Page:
They sit together on the bales of hay as beams of sunlight spill through an open transom in the loft overhead.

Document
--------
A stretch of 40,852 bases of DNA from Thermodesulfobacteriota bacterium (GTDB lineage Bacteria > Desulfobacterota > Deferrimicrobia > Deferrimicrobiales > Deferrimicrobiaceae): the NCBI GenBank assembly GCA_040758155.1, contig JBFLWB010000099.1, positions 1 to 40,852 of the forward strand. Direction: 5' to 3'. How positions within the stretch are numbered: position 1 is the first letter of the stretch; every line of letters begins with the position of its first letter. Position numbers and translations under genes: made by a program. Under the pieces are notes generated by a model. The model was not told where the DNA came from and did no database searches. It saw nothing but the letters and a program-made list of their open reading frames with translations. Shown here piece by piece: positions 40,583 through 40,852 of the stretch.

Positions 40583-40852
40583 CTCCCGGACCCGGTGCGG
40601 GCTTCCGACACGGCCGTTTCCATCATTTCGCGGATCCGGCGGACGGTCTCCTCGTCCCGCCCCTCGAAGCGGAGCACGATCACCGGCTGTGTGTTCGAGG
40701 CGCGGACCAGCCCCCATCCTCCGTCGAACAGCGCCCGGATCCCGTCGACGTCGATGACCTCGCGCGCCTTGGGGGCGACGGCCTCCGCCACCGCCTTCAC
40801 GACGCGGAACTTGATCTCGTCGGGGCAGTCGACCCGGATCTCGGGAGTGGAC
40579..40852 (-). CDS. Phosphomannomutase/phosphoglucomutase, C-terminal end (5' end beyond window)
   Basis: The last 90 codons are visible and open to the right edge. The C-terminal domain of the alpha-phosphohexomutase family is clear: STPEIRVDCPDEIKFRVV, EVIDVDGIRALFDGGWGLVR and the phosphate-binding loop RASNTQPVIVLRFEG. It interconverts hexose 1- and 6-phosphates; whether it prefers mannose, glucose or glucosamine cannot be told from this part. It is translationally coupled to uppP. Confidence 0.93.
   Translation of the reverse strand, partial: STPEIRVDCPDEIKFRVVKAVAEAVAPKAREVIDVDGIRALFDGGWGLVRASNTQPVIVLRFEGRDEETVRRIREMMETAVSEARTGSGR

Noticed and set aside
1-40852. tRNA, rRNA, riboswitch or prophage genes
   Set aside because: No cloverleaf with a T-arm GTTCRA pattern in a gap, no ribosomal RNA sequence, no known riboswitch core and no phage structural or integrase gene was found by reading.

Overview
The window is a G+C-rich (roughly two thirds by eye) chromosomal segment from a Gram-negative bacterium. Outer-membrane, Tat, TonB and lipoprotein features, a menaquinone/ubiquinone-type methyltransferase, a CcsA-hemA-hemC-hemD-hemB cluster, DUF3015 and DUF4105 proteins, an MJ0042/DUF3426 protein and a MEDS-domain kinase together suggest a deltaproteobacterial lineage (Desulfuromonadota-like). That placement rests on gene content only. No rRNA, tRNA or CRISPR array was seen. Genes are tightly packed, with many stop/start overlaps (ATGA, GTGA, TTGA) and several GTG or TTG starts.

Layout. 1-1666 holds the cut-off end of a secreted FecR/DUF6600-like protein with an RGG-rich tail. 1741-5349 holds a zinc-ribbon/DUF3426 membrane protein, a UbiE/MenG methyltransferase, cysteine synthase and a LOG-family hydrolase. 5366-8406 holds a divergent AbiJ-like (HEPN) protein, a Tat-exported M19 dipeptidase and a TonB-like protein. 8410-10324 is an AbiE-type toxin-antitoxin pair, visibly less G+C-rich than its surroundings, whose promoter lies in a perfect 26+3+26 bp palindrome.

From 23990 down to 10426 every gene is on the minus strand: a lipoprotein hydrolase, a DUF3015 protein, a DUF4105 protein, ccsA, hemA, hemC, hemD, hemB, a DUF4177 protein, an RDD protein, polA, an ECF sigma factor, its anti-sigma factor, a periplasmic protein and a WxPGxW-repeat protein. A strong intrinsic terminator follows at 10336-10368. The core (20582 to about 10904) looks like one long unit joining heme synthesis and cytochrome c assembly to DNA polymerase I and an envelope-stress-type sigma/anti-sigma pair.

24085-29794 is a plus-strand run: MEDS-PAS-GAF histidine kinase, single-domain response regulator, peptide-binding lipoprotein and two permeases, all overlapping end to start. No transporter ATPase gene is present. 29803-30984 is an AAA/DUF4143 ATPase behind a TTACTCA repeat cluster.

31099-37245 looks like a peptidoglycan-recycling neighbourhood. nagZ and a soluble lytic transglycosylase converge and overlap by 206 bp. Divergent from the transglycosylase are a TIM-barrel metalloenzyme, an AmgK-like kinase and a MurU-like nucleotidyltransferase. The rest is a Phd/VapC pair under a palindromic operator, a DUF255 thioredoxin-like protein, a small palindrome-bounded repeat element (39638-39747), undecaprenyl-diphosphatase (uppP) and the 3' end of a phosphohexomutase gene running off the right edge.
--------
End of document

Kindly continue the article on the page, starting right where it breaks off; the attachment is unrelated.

"When Mist'ess Isabella—dat Zach'ry's momma (God rest 'er soul)—when Mist'ess die durin' chilebirth, Massah Zachariah—Zach'ry's daddy—took it purty hard. Took it so hard, in fac', him roun' up ev'ry female niggah on de place ('cep' fo' Beulah) an' march 'em straight off to auction, in yonder Charleston town. Dem gals was wives an' daughters an' sweethearts an' it de sorries' sight you ev' wan' see. Think on yo' own fo'ks, Jewel, an' I sho' you know what happen to de hearts on dis plantation. Lamentations, yassuh. Massah Zachariah make sho' him not alone in mou'nin'. So us mou'n, an' mou'n aplen'y, den mou'n some mo'e—mou'n so long an' loud dat Massah Zachariah hire Mistah Tune. You seen Mistah Tune, I 'spec'." Jewel nods. "A mo'e infernal man you nev' wan' meet. Mistah Tune come; it grow quiet right quick. But mou'nin' be like bleedin'; got to flow o' de woun' won' heal—an' when de mou'nin stanch' on de outside, on de inside it c'mmence to fes'er, turn to hate. An' it in dat world o' hate dat Massah Zach'ry growed. 'Twas Beulah made the subs'tute fo' dead Isabella. Now Beulah a good woman— mayhap orn'ry sometimes, mayhap gruff—but her got love to spare an' her lavish dat love on young Massah Zach'ry—'cep' it flawed. You see Beulah 'bout dat time give birth her own se'f. But de Massah took her boy-chile an' lef' in de woods fo' dead." Jewel breaks into a sweat, then starts to shiver, hot and cold at once. "So Beulah have to swallow dat, an' give her milk to Zach'ry. Her done it, but it hard. Yassuh. An' dat po' baby suffer. Not from Beulah so much. Beulah 'ventu'ly ovahcome her hate, but some fo'ks less fo'givin', see de baby Zach'ry like a evil-doin' sign—hates 'im to dis day. Cain't blame 'em; Massah Zachariah sholy done us pow'ful wrong. But Massah Zach'ry not his daddy. Massah Zach'ry tryin' make amends by fightin' off de meanness in his blood to set things square."